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he US Transportation Security Administration has implemented changes to pat-downs at airports, which some travelers said resulted in more invasive screenings at airports. The pat-downs don’t involve any additional areas of the body, and will still be performed by agents of the same gender as passengers, the agency said.

Previously, agents used several different types of pat downs to choose from after travelers set off the metal detector or were otherwise flagged for security concerns, but the new rules establish one standardized pat-down procedure that is more comprehensive.

Nico Melendez, a public affairs manager at the TSA, said the procedure aims to reduce confusion and lessen the cognitive burden of officers after the TSA faced a record number of firearms detection during the week of February 20. Agents found 79 firearms.

Complaints have begun arriving from some travelers who called the new pat-downs invasive. Seasoned traveler Joel Stratte-McClure said when he was catching a flight from Redding Municipal Airport to Egypt recently, the airport’s agent warned him the new procedure “would involve a more intense horizontal and vertical pat down” to look for concealed weapons that people typically hide in their pants.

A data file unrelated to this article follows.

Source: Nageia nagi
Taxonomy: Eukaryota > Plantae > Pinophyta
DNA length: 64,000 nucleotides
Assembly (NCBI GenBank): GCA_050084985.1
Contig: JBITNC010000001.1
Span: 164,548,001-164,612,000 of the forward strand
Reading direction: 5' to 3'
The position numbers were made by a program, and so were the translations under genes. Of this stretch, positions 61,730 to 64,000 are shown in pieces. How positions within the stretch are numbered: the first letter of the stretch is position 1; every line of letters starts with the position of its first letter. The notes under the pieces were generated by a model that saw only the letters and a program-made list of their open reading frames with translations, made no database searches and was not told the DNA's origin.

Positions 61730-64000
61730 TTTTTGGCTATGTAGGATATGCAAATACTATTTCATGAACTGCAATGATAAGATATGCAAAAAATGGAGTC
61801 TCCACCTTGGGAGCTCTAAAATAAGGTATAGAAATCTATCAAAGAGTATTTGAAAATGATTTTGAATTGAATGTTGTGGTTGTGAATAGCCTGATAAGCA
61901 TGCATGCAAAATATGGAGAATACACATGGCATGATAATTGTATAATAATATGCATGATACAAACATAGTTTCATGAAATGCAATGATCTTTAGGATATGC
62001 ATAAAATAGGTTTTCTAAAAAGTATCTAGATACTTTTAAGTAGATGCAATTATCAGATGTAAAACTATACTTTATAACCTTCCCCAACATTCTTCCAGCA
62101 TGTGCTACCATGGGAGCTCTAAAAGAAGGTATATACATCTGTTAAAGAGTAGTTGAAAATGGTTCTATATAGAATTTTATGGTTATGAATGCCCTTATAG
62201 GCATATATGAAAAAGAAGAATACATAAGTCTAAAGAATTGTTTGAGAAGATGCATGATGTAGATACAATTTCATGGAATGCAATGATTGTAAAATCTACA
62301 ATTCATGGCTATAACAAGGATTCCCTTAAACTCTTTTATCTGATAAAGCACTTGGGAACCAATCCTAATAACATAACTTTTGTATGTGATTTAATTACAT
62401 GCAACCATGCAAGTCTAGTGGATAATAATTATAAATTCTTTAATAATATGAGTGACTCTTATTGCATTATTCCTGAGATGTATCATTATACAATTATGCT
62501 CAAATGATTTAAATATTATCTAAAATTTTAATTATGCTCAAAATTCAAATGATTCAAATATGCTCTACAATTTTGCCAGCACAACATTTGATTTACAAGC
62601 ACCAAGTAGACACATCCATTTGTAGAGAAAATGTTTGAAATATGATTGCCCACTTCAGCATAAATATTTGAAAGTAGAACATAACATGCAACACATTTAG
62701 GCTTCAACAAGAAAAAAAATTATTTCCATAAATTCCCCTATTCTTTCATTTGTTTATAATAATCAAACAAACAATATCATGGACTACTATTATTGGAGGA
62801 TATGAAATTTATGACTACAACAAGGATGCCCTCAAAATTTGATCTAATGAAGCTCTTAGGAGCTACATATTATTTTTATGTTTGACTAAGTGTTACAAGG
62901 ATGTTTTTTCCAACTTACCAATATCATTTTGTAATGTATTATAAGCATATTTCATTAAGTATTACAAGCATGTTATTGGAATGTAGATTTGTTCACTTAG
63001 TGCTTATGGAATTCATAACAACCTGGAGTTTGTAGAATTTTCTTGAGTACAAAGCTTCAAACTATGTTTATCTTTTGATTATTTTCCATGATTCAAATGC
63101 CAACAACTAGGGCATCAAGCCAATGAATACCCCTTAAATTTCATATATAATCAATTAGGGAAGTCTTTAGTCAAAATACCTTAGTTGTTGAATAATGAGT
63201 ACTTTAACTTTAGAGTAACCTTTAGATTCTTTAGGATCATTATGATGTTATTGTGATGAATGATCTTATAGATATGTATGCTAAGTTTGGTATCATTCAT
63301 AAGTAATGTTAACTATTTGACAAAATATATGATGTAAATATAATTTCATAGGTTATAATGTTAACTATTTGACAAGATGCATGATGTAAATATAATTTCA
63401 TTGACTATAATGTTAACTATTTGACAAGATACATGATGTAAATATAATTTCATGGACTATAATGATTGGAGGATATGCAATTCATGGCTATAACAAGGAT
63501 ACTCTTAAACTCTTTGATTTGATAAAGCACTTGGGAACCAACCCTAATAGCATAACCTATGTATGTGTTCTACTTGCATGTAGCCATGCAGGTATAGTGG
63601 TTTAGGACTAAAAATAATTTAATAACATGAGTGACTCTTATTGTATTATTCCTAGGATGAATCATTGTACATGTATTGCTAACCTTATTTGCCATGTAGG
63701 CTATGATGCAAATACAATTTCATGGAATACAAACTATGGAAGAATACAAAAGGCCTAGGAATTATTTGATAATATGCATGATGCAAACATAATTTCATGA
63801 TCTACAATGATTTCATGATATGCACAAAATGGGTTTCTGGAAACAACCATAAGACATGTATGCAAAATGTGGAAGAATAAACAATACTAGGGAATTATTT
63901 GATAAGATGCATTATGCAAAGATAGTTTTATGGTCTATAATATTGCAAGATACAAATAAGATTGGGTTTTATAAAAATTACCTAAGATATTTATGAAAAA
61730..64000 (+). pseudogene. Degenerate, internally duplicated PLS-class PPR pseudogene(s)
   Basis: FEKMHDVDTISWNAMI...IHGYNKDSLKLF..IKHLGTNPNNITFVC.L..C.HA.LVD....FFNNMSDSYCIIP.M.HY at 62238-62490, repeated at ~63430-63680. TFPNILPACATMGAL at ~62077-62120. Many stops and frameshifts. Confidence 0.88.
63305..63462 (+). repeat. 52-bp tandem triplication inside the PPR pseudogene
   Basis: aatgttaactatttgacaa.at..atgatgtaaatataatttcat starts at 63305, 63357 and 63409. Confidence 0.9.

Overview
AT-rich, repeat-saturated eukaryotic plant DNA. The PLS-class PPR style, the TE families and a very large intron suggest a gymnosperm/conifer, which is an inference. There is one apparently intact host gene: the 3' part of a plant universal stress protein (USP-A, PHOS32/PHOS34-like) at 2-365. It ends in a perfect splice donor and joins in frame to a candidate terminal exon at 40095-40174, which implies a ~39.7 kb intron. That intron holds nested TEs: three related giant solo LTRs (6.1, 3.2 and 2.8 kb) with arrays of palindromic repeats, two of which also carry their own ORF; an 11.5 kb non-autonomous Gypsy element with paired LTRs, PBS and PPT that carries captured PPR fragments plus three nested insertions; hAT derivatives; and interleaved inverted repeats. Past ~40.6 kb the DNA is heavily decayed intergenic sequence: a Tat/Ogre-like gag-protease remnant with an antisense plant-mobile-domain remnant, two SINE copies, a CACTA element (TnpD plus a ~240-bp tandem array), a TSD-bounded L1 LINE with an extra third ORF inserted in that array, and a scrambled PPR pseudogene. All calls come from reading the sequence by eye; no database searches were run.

“This was the most intense and invasive pat down I’ve had by the TSA since they came into existence,” Stratte-MCClure said told NBC News. “Usually it’s comparatively perfunctory since it’s the gold bracelet on my right wrist that sets off every security alarm in the US.”

Some Twitter users criticized the new system, calling it “legalized groping.”

Department of Homeland Security spokesman, Bruce Anderson, said the new pat-downs will continue to use enhanced security measures implemented several months ago. “TSA continues to adjust and refine our systems and procedures to meet the evolving threat and to achieve the highest levels of transportation security,” Anderson said in a statement.

The change comes on the heels of the agency’s study of a 2015 report by the Department of Homeland Security’s Inspector General that drew headlines. The audit lambasted TSA for not detecting handguns and other weapons.